I hope the sky will not fall if I skip the last two rules and instead invite anyone who has not already been tagged to participate. Please, join in! I am just days away from moving and in over my head, as usual. Amy, thanks for thinking of me.

Thursday, November 20, 2008

Yule Love This, 2008

The time has come," the Walrus said,
"To talk of many things:
Of shoes--and ships--and sealing-wax--
Of cabbages--and kings--
And why the sea is boiling hot--
And whether pigs have wings.

From : "The Walrus and the Carpenter," Through the Looking-Glass and What Alice Found There, by Lewis Carroll, 1872.

Obviously, there have been far too many things for me to deal with lately, and blogging (along with cabbages) has fallen by the wayside.

But, I can't let this next weekend (11/22 & 11/23) go by without promoting the annual Yulefest at the Nordic Heritage Museum in Seattle. Oh, ja... a Yulefesting I will go, and hopefully I will return home with some photographs to post here on my Norwegian-minded blog. So, for those of you who can't actually participate in tasting the pastries and the lefse, you will at least be able to see them!

Image: Norway stamp with image of Yule Nisse.

Saturday, November 01, 2008

Picnic at Clearwater Lake

As my mother grew up on her grandparents' farm in rural Minnesota, she looked forward to the picnics held, typically twice each summer at Clearwater Lake (in Clearwater County). Grandpa Ole Johnson owned a cedar strip boat and kept it at the lake in order to go fishing.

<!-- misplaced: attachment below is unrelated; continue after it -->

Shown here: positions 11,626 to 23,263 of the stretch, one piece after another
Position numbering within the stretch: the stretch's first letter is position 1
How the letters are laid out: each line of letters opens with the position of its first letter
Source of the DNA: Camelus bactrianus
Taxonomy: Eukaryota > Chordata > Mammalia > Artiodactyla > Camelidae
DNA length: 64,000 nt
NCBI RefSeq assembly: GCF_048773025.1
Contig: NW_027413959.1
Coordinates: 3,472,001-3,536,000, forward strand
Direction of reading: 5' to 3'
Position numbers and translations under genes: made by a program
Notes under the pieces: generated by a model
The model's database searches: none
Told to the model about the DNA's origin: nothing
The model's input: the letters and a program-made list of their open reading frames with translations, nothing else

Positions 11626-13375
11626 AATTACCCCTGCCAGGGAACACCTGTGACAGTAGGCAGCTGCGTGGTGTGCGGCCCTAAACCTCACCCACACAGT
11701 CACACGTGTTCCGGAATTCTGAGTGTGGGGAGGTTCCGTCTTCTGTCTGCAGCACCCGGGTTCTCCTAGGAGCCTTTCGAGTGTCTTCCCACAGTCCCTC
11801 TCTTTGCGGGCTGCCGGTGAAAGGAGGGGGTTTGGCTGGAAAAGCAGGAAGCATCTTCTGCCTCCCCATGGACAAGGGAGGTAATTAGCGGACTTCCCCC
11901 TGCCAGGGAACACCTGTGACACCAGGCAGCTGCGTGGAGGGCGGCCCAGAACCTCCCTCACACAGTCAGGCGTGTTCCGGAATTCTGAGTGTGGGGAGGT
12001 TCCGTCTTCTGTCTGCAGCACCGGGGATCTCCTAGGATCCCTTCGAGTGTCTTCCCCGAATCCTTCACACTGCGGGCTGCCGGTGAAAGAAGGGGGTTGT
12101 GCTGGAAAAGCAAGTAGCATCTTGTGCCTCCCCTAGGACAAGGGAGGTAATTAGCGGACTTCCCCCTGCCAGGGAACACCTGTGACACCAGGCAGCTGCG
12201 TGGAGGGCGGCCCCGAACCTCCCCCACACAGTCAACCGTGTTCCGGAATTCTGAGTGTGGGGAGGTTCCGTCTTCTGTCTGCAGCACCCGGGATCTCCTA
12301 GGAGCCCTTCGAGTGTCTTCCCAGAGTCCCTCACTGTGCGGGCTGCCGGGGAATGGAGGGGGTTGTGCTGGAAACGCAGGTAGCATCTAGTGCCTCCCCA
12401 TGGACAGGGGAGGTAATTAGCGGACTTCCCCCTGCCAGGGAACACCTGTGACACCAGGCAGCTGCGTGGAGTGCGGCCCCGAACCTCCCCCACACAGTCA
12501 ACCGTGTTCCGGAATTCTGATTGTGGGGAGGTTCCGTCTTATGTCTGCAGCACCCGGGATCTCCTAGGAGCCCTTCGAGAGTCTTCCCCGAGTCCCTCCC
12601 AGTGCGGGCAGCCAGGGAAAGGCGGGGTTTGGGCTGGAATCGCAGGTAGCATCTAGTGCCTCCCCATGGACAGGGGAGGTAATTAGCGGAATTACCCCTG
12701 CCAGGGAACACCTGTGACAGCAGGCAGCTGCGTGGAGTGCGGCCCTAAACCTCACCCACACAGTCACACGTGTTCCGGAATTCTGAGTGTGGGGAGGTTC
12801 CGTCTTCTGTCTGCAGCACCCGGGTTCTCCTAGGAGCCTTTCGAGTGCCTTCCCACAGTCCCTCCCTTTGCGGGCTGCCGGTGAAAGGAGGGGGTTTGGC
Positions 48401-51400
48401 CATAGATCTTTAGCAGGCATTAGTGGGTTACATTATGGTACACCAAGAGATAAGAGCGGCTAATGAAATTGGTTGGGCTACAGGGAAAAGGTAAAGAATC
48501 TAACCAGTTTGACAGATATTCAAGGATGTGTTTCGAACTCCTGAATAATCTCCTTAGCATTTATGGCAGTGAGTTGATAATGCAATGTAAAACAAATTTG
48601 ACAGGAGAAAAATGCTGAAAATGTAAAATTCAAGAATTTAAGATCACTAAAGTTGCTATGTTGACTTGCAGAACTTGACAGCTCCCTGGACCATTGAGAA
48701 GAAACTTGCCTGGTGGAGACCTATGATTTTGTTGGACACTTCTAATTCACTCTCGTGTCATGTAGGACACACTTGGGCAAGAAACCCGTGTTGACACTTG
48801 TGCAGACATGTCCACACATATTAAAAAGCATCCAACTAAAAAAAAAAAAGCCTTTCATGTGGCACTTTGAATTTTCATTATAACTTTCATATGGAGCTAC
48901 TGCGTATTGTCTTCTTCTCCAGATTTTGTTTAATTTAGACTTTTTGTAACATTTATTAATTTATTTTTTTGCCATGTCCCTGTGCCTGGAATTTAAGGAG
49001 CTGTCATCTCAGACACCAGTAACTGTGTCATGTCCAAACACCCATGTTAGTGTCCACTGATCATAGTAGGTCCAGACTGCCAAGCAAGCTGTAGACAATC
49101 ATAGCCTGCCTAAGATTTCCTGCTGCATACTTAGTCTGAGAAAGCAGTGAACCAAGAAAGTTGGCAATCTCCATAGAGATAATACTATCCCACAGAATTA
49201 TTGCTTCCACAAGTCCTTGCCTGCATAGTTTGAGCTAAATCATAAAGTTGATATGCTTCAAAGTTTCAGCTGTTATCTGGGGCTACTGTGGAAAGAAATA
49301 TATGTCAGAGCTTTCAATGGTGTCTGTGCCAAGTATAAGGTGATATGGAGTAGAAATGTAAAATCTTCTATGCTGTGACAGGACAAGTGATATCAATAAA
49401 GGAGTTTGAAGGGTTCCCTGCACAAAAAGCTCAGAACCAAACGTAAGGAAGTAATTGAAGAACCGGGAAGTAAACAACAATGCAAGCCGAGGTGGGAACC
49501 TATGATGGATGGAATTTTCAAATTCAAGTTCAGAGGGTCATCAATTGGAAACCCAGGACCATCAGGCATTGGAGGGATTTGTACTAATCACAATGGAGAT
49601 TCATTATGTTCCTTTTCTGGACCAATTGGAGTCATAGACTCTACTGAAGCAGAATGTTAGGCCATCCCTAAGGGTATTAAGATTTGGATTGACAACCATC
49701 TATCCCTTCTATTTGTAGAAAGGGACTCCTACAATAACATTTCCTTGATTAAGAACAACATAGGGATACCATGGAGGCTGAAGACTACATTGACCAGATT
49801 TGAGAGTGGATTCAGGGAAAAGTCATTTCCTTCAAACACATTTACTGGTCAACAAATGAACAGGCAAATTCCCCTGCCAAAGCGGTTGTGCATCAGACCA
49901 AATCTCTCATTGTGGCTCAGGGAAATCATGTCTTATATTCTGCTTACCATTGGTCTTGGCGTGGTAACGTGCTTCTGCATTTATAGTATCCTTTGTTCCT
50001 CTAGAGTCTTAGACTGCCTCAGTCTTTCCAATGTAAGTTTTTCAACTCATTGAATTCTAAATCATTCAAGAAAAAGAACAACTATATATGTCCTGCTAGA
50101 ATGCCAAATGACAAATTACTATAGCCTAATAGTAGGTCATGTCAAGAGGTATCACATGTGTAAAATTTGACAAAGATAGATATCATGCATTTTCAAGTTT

Picnic at Clearwater Lake, Minnesota, ca. 1923.  L to R: Elmer Rinde's sister-in-law; Mabel Johnson (2nd from left); Malla Johnson (in background, seated on steps wearing a dark sweater and light skirt); Mrs. Rinde; Cora Johnson (with coffee cup); Mabel Rinde; Thea Johnson (seated at right), and (Marie Rinde?-standing at right).

Marie Rinde, a family friend (pickle in mouth)

Cora Johnson Moen

Thea Johnson Humberstad

Malla Larson Johnson and Stina Rinde

(L to R): Emma (Moen) Johnson, Esther Rinde's sister (white hat), Mabel Rinde's daughter, Esther Rinde (above the little girl), Mabel Johnson, Mabel Moen, Agnes Johnson (face not visible), Thea (Johnson) Humberstad, Marie Rinde, Phyllis Johnson, Doris Johnson, and Mabel Rinde. Clearwater Lake, Minnesota, 1930.

The 1920 census for Sinclair Township, Clearwater County, Minnestoa, Sup Distr 9, Enum Dist 49, Sheet 1B:

L A O Rinde, 45
Stina Rinde, 48
Elmer A., 21
Clara L., 20
Albert J., 17
Mabel P., 15
Oliver S., 14
Mary E. (Marie), 12
Henry O., 8

Both parents in the Rinde family were of Norwegian descent. The father, L.A.O. Rinde, was a farmer from Wisconsin, and the mother, Stina Rinde, was from Norway. When the Rinde family moved from the Leonard area in Clearwater County to Bemidji in the 1930s, the Johnson family continued to visit them and keep the tradition of multiple family picnics going.

Mom's aunts, Cora (Johnson) Moen and Thea (Johnson) Humberstad, were newly married, but still lived in the area. The young ladies in the Johnson and Rinde families were about the same age, and they enjoyed each other's company. The men are conspicuously absent from these photos, but they may have been out fishing, something that increased pollution in the lake in later years prevented. But in the 1920s, the simple joys of friendship and togetherness were cherished and planned for, between the endless round of household and farming chores, and the fishing was still good!